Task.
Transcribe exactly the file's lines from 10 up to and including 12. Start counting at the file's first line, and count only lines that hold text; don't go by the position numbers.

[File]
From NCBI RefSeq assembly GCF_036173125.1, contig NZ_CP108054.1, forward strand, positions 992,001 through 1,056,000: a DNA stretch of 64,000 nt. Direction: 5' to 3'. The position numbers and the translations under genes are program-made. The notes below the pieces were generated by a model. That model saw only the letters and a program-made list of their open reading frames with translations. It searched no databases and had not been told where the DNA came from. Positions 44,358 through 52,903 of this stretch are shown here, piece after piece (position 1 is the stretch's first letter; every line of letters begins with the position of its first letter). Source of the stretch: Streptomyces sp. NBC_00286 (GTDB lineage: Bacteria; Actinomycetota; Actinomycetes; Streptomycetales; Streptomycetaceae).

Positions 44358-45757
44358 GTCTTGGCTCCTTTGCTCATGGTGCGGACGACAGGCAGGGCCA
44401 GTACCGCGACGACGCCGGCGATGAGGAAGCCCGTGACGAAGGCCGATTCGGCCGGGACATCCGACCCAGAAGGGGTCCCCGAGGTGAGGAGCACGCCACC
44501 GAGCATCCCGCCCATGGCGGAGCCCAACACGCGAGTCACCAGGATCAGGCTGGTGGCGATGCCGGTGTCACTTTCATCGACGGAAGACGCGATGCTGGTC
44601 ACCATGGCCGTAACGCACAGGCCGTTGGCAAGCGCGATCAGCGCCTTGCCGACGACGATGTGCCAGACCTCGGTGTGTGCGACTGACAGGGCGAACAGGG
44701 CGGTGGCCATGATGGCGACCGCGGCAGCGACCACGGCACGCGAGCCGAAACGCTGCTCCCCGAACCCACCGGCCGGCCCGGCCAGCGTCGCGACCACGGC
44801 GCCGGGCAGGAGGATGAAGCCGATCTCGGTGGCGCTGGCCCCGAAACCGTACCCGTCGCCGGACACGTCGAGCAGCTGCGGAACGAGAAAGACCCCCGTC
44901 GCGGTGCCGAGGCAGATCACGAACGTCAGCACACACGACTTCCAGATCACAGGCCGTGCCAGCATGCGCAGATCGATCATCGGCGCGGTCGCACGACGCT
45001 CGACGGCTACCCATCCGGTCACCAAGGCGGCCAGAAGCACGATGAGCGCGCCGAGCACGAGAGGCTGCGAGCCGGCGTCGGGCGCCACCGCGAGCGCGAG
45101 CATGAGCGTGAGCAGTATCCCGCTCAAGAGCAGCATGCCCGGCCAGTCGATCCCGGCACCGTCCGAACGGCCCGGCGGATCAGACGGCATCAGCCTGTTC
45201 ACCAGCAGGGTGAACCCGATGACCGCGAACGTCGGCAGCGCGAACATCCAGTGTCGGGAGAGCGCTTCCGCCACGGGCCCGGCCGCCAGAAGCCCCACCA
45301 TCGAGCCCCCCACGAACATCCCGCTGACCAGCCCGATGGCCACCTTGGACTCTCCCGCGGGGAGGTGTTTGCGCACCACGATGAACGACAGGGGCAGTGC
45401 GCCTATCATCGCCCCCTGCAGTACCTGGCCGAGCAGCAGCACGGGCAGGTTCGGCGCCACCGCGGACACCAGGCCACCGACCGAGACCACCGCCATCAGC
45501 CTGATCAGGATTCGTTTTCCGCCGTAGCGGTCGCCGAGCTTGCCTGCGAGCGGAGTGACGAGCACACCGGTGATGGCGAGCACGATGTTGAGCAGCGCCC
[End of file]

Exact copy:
45001 CGACGGCTACCCATCCGGTCACCAAGGCGGCCAGAAGCACGATGAGCGCGCCGAGCACGAGAGGCTGCGAGCCGGCGTCGGGCGCCACCGCGAGCGCGAG
45101 CATGAGCGTGAGCAGTATCCCGCTCAAGAGCAGCATGCCCGGCCAGTCGATCCCGGCACCGTCCGAACGGCCCGGCGGATCAGACGGCATCAGCCTGTTC
45201 ACCAGCAGGGTGAACCCGATGACCGCGAACGTCGGCAGCGCGAACATCCAGTGTCGGGAGAGCGCTTCCGCCACGGGCCCGGCCGCCAGAAGCCCCACCA